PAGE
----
By Jeff White (email@example.com)
CHARLOTTESVILLE –– Now that the calendar has flipped from August to September, UVA’s season opener is little more than two weeks away, but head coach Bronco Mendenhall said his football team has yet to shift its full focus to Virginia Tech.
The Cavaliers are scheduled to meet the Hokies in Blacksburg on Sept. 19.
“Probably middle of next week,” Mendenhall told reporters on a Zoom call Thursday morning. “That’s our typical model, and we’ve used that for a long time, and it’s served us pretty well.”
When the longtime rivals met last season, the ACC’s Coastal Division title was at stake, and UVA rallied for a 39-30 victory at Scott Stadium. The Wahoos also reclaimed the Commonwealth Cup, and one of their many stars that day was quarterback Bryce Perkins, who after two transformative years in Mendenhall’s program is in training camp with the Los Angeles Rams.
Mendenhall needed little time last month to name Brennan Armstrong, Perkins’ understudy in 2018 and ’19, as the Cavaliers’ starter heading into the season.
Armstrong, a left-hander, is a 6-2, 215-pound redshirt sophomore from Shelby, Ohio. He beat out redshirt juniors Lindell Stone and Keytaon Thompson and true freshman Ira Armstead for the starting job.
“Really, when I’m under pressure or I’m making critical decisions, it’s a pretty simple mantra I use, that facts are our friends,” Mendenhall said when asked what impressed him about Armstrong. “The numbers matter to me. And so completion percentage, how the offense is moving the ball, touchdowns scored, all the things that are relevant to helping our team win. It’s very similar with the kicking game. We chart everything, and I was just really impressed with [Armstrong’s] numbers and the results and that led to a body of work, and that was, over time, a cumulative effect that made it clear to me that he was the best player for us at that spot.”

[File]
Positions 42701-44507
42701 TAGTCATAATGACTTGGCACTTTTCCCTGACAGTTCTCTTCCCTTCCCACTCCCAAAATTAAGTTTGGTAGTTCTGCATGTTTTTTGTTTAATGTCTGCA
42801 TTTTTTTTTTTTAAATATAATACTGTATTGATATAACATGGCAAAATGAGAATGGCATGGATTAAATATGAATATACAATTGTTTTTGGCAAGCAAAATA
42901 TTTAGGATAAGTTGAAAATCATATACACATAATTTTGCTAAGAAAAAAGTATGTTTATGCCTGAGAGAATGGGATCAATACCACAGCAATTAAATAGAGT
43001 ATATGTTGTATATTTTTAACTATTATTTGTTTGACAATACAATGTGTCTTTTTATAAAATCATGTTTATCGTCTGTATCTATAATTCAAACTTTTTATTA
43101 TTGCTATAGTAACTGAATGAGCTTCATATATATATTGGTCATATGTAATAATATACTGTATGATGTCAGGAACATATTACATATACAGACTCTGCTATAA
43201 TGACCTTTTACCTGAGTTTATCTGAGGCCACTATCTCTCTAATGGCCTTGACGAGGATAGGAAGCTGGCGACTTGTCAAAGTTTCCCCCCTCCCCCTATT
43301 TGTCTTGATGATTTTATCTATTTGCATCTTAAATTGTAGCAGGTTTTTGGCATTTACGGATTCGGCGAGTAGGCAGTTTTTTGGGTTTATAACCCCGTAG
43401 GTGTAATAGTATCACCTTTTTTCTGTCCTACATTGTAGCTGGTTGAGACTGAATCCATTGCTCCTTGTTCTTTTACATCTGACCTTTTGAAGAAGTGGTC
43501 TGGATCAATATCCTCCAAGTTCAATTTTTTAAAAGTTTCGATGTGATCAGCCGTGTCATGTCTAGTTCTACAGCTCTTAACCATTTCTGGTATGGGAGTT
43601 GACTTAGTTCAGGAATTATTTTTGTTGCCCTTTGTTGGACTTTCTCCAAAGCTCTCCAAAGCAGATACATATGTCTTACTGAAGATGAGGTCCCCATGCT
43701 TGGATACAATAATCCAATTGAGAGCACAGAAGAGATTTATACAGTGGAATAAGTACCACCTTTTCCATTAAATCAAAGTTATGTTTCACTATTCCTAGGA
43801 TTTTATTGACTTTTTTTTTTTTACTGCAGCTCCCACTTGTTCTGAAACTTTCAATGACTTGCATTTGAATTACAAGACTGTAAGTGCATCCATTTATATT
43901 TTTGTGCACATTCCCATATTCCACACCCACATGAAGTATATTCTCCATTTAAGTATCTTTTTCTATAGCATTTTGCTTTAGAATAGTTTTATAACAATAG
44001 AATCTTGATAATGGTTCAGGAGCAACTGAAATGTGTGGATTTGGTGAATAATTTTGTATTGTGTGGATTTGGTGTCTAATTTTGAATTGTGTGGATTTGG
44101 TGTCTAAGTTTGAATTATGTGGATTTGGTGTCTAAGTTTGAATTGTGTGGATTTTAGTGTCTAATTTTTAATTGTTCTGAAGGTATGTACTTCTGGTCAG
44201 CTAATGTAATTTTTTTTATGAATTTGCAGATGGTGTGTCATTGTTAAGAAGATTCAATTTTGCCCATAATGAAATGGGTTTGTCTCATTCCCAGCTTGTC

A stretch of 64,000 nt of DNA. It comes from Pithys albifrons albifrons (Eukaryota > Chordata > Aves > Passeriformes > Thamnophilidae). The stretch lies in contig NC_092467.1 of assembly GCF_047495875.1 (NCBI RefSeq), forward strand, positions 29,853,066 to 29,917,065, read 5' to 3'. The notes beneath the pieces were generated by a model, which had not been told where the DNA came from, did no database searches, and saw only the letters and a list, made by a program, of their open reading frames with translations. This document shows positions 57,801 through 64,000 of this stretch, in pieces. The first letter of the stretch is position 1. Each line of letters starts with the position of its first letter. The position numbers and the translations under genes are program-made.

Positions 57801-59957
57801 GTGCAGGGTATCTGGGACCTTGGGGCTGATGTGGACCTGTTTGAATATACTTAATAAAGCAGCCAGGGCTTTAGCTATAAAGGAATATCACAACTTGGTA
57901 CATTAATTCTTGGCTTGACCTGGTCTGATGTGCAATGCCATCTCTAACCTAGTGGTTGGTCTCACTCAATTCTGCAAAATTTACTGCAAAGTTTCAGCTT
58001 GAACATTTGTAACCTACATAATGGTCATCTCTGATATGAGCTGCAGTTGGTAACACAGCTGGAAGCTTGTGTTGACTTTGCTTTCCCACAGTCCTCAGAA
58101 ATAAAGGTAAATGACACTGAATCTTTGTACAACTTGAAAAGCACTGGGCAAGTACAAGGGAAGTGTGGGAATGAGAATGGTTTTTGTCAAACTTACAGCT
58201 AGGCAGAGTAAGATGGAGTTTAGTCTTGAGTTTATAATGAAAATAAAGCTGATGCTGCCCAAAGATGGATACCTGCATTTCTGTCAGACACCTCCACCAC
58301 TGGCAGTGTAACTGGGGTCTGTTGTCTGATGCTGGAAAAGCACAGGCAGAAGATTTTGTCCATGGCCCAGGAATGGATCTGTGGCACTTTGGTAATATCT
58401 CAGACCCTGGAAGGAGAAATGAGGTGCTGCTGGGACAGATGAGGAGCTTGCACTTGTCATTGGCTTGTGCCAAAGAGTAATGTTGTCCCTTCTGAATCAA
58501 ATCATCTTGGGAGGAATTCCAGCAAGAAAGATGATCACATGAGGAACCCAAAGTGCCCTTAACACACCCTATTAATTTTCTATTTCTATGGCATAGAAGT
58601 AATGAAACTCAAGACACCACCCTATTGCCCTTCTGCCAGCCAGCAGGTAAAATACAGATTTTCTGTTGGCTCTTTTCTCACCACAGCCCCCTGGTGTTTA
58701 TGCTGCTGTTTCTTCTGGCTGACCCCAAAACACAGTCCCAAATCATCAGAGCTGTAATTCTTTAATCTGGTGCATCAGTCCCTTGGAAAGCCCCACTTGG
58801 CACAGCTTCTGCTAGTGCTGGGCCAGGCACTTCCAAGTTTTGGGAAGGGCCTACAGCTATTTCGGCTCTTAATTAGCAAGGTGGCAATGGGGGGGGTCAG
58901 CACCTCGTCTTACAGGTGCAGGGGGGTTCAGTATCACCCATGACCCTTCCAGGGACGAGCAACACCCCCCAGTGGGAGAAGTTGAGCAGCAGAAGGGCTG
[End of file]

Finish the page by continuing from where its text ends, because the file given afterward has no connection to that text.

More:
Thompson, a 6-4, 215-pound graduate transfer from Mississippi State, joined Virginia’s program this summer. He’s “an amazing athlete and big and strong and physical and very good with the ball in his hands as a runner and more dynamic in that capacity,” Mendenhall said. “Brennan [is] probably more well-rounded from all parts of quarterback play, and so [he gives the offense] more options and more versatility, would be probably the best way I would describe it, but I was really impressed with Keytaon as well.”
One of the more compelling storylines in preseason has been the 6-3, 210-pound Armstead’s progress. “Ira has been better, faster, than what we had anticipated,” Mendenhall said.
Armstead enrolled at UVA in January but, like his teammates, didn’t have the benefit of spring practice. The COVID-19 pandemic shut down college sports in March.
Mendenhall praised No. 98’s “speed and athleticism. He’s long and he’s tall and he’s fast and he’s dynamic and he’s productive and he’s elusive. And he’s catching up in terms of playing the position of quarterback, and he’s catching up in terms of the scheme. He’s catching up in terms of his assignments. But wow, the other parts are really impressive.”
With the pandemic ongoing, teams’ depth may be tested more than ever this fall, and several Cavaliers have been cross-training at multiple positions.
“We have a pretty limited group that are doing that,” Mendenhall said, “but, man, one player at each one of those position groups makes a difference.”
For the UVA coaching staff, the size and speed of Thompson and Armstead present some enticing options.
“It just makes sense for not only any year, but especially this year,” Mendenhall said. “Those are cross-training natural fits that certainly we’ll consider, because again it’s not a normal year.”
WAITING GAME: After turning down his request for immediate eligibility, the NCAA denied running back Ronnie Walker Jr.’s initial appeal, Mendenhall said Thursday. Walker, who’s from Hopewell, transferred from Indiana to UVA after the 2019-20 academic year. He’s still hoping to be declared eligible this fall.
When the initial appeal is turned down, a player has 30 days to continue making his case, Mendenhall said, and the process is ongoing for Walker. “So I won’t be able to give you a final answer until at the end of that,” Mendenhall said. “We’re going to work hard all the way to the very end, and exhaust every chance in that process.”
With Walker’s status uncertain, the Hoos’ top three running backs are junior Wayne Taulapapa, the returning starter at that position; senior Shane Simpson, a graduate transfer from Towson University; and redshirt sophomore Perris Jones, a walk-on who starred at Episcopal High in Alexandria.